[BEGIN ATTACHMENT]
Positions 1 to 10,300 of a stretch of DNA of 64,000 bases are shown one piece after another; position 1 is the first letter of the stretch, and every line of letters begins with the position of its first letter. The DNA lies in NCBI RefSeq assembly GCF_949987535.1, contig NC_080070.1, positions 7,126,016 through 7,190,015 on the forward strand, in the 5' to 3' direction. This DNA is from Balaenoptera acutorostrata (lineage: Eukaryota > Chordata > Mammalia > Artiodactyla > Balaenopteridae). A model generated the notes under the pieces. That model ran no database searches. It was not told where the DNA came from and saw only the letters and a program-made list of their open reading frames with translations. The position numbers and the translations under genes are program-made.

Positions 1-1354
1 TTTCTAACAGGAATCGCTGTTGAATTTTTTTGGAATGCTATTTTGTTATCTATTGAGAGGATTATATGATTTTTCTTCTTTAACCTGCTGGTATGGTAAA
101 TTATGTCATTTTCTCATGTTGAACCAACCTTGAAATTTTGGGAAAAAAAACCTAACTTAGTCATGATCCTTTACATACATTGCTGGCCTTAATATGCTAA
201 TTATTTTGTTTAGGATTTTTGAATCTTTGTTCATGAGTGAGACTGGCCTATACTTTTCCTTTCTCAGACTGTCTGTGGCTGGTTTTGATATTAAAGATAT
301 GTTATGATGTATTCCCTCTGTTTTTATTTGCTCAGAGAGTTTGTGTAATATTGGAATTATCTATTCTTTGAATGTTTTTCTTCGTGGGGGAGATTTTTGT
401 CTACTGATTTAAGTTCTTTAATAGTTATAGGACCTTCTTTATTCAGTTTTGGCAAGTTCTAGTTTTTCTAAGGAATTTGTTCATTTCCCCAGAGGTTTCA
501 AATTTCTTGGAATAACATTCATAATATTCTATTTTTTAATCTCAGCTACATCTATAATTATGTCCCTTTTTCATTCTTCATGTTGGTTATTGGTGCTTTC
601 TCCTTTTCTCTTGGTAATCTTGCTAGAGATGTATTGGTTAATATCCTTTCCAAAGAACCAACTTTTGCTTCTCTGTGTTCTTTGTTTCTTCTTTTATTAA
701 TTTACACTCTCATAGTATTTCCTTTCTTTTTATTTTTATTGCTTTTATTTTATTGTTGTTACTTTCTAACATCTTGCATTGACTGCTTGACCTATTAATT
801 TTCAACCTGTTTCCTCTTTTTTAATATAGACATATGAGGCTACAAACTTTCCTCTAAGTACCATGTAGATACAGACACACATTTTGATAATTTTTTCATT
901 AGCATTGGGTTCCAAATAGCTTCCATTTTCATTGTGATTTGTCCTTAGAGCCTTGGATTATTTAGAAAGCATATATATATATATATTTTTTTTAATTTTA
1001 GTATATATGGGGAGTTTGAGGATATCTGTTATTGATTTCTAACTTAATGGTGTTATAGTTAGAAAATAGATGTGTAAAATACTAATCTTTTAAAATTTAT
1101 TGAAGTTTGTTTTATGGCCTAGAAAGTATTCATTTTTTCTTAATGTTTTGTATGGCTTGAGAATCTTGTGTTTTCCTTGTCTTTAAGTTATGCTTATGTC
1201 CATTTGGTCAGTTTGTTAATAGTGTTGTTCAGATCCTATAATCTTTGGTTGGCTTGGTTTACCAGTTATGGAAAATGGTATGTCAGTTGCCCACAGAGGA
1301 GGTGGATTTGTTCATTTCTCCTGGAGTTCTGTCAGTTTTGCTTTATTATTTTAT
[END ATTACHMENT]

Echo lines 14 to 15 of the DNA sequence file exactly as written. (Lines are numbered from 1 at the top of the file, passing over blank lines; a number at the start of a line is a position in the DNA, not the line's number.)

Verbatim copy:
1101 TGAAGTTTGTTTTATGGCCTAGAAAGTATTCATTTTTTCTTAATGTTTTGTATGGCTTGAGAATCTTGTGTTTTCCTTGTCTTTAAGTTATGCTTATGTC
1201 CATTTGGTCAGTTTGTTAATAGTGTTGTTCAGATCCTATAATCTTTGGTTGGCTTGGTTTACCAGTTATGGAAAATGGTATGTCAGTTGCCCACAGAGGA